Next to work out overall Yield, The solid products, (lumps of higher alloys, large Metal pieces and original starting materials left after Pressing & Sieving Several times until no more powder forms, is still unconverted metal ........By weighing and subtracting this, from the original weight you started with before the process was carried out and we end up with a percentage of conversion Example [Before Conversion, I had 545gms After Conversion, the solid Weight was 645gms which is a difference of 100gms 100/16 = 6.25Mols of Oxygen or 3.125M or Oxygen Gas as this is a diatomic molecule.

--- many thanks for watching please enjoy and comment ;-D

Step 8: Alternative to a Press

When I wrote and published this instructable I soon realised that If anyone wanted to reproduce my instructions, that they may have problems with the final stage of refining /extracting a usable product without the aid of a press. I have since thought long and hard and recently revised this process. One available alternative is a Ball Mill - if the chunk we start with is broken into simpler chunks, then added to a Ball-Mill I would expect after some time we could end up with a fine powder. However I have not tried this as I have no mill and can't be fussed with making one specially for this one use.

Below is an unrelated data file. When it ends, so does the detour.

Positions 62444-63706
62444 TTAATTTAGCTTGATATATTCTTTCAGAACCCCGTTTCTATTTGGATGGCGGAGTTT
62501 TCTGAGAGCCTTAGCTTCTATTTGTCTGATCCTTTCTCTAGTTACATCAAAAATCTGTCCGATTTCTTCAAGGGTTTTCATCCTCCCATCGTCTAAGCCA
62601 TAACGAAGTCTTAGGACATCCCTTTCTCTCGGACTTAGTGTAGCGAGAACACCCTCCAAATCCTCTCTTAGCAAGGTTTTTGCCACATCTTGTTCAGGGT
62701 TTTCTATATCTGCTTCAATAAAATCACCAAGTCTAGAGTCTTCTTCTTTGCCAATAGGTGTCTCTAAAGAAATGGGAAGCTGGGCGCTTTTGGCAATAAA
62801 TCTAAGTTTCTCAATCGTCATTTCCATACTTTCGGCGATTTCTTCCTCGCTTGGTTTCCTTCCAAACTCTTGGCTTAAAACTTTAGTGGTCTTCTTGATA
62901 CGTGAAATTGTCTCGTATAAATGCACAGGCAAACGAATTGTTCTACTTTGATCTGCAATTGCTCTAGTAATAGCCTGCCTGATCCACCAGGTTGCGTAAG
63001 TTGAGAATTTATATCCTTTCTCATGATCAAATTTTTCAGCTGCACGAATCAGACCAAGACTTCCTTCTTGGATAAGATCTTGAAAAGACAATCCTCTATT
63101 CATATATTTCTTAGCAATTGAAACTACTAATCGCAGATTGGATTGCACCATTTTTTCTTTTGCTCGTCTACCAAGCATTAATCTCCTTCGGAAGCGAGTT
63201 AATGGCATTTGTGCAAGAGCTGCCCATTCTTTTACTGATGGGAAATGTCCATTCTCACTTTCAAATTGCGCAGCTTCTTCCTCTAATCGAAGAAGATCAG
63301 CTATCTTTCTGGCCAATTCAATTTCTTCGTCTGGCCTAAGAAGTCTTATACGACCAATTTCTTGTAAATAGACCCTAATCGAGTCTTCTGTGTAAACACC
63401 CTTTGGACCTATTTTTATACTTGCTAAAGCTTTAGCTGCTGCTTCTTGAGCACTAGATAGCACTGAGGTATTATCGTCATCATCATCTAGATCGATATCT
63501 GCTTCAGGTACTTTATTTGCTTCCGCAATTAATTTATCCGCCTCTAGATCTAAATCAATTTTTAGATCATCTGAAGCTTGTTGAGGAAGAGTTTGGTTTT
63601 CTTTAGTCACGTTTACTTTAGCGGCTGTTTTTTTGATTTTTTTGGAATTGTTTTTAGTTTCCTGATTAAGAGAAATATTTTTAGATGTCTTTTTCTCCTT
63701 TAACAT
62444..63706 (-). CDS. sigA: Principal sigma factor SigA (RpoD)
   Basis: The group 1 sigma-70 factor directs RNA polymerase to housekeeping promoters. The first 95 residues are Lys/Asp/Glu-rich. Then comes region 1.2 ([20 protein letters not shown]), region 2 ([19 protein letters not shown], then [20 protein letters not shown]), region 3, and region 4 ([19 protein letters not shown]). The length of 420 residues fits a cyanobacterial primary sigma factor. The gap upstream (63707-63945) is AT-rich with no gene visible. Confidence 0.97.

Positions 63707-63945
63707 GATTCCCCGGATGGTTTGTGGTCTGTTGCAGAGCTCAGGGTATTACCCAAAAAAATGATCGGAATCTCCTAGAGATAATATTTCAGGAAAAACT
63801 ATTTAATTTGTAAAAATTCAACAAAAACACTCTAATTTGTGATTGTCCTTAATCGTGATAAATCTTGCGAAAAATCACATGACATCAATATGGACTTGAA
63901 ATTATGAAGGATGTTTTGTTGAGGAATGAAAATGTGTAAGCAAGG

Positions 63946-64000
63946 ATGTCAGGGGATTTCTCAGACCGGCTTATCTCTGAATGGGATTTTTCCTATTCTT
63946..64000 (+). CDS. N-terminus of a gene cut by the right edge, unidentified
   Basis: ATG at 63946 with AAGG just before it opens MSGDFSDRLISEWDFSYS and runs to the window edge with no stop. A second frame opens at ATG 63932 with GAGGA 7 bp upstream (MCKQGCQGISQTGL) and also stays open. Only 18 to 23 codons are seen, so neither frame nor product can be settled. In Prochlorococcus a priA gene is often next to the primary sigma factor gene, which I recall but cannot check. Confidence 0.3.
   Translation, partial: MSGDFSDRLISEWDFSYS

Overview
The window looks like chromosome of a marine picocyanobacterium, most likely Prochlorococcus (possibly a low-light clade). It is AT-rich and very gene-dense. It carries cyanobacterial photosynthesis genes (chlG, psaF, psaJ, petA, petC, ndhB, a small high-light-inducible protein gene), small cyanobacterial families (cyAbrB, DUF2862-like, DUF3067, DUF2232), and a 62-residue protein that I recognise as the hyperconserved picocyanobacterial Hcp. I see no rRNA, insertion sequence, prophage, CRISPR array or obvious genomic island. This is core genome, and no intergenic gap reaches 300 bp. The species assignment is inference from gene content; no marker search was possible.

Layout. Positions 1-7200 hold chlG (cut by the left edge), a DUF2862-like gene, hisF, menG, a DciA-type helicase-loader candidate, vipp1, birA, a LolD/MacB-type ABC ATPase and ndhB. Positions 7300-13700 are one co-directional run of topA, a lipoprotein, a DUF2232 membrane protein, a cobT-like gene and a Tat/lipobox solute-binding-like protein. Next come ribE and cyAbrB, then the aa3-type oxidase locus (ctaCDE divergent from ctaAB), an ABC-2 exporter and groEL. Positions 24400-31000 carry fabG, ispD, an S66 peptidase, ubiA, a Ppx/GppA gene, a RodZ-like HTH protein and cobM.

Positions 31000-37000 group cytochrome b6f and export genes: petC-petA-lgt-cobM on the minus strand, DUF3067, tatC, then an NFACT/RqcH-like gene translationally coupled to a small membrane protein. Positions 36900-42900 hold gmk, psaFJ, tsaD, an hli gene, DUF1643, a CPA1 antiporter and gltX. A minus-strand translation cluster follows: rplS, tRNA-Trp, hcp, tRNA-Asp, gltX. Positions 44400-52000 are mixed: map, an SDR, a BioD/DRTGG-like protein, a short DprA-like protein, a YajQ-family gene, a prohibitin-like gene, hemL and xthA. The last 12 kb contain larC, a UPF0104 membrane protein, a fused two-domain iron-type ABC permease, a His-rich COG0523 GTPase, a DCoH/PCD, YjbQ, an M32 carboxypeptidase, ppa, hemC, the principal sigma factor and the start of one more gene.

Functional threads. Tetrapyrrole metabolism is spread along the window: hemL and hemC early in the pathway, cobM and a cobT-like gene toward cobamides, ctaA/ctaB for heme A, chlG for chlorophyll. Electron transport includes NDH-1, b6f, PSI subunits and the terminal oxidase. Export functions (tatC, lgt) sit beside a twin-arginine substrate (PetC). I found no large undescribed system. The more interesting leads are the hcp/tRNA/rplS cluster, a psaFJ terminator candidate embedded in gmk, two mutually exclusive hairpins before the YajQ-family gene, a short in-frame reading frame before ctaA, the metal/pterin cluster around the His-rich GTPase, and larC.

I have another tried and tested method which is not by any means quick but it certainly does the job All we need is:

1) An area of Hard Standing such as a concrete floor. 2) A chunk of Pallet wood, the spacer piece 5" square or there about's. 3) 2 Lump Hammers. 4) A Thick walled Metal Tube (Truck Gudgeon Pin). and 5) A Pin or 1/2" Drive extension which fits inside the G/pin).

Method: View Pictures Above:-

1) First Lay block on Hard Standing/Floor.

2) then place Lump Hammer on its side, on top of the wood.

3) Take Gudgeon Pin or Thick Walled Metal tube, vertically place on hammer face.

4) Then Fill tube half way with chunks of our product.

5) using internal Rod or 1/2" drive extension, place inside tube.

6) Using other lump hammer Hit very hard with a determined, vertical blow/ impact. Making sure to hold everything steady, and rotating the pin 90o on each impact. Next we turn the hollow pin or tube upside down and repeat, each time you will be left with a pile of powder underneath, make sure you collect this each time you invert the tube after every few impacts.

A methodology and keen eye is necessary for Removing large metal pieces and sorting through to determine if more steps are needed. As paying close attention to grain size helps with the refining process and the quality of the finished product.

This method may seem long winded, but its a tribute to patience and versatility, eventually you will have fruits from your labour.......

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    20 Discussions

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    inspecter gadget

    3 years ago